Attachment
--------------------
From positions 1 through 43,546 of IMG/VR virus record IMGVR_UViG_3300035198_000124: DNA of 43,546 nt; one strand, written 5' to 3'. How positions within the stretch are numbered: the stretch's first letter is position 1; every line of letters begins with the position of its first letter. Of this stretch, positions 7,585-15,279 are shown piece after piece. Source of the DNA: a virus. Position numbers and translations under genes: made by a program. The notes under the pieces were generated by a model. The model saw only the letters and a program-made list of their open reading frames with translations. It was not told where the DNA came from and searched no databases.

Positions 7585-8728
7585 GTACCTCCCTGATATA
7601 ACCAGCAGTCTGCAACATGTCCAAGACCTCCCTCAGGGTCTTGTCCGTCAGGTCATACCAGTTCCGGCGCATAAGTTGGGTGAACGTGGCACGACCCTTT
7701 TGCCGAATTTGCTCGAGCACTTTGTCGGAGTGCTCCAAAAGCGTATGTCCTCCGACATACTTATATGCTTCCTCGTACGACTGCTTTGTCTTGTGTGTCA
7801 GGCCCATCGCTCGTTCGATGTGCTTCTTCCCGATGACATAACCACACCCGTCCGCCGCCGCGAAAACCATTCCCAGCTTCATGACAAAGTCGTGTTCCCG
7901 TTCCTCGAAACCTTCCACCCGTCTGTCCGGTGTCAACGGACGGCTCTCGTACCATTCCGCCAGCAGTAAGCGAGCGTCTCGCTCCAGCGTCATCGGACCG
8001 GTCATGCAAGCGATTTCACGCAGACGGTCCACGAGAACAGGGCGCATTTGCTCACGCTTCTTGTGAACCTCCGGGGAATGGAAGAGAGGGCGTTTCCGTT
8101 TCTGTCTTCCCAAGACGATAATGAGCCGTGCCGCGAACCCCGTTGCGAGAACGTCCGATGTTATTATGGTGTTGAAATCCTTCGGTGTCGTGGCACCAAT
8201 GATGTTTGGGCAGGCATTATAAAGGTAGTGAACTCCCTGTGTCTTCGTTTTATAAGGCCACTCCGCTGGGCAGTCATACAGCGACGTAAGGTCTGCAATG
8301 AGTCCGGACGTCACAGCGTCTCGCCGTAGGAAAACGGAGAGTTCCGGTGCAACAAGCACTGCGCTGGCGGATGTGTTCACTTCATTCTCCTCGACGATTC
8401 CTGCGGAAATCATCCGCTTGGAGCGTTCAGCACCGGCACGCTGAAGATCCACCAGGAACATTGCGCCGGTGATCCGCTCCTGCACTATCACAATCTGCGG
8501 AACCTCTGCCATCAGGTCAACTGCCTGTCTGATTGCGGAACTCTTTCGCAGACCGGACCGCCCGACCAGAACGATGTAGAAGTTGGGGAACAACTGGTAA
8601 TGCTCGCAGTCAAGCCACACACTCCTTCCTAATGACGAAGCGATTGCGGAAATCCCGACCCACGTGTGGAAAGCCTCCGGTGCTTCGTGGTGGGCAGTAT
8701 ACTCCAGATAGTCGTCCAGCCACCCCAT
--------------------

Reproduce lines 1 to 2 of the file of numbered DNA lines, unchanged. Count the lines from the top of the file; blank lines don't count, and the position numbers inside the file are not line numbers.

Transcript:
From positions 1 through 43,546 of IMG/VR virus record IMGVR_UViG_3300035198_000124: DNA of 43,546 nt; one strand, written 5' to 3'. How positions within the stretch are numbered: the stretch's first letter is position 1; every line of letters begins with the position of its first letter. Of this stretch, positions 7,585-15,279 are shown piece after piece. Source of the DNA: a virus. Position numbers and translations under genes: made by a program. The notes under the pieces were generated by a model. The model saw only the letters and a program-made list of their open reading frames with translations. It was not told where the DNA came from and searched no databases.

Positions 7585-8728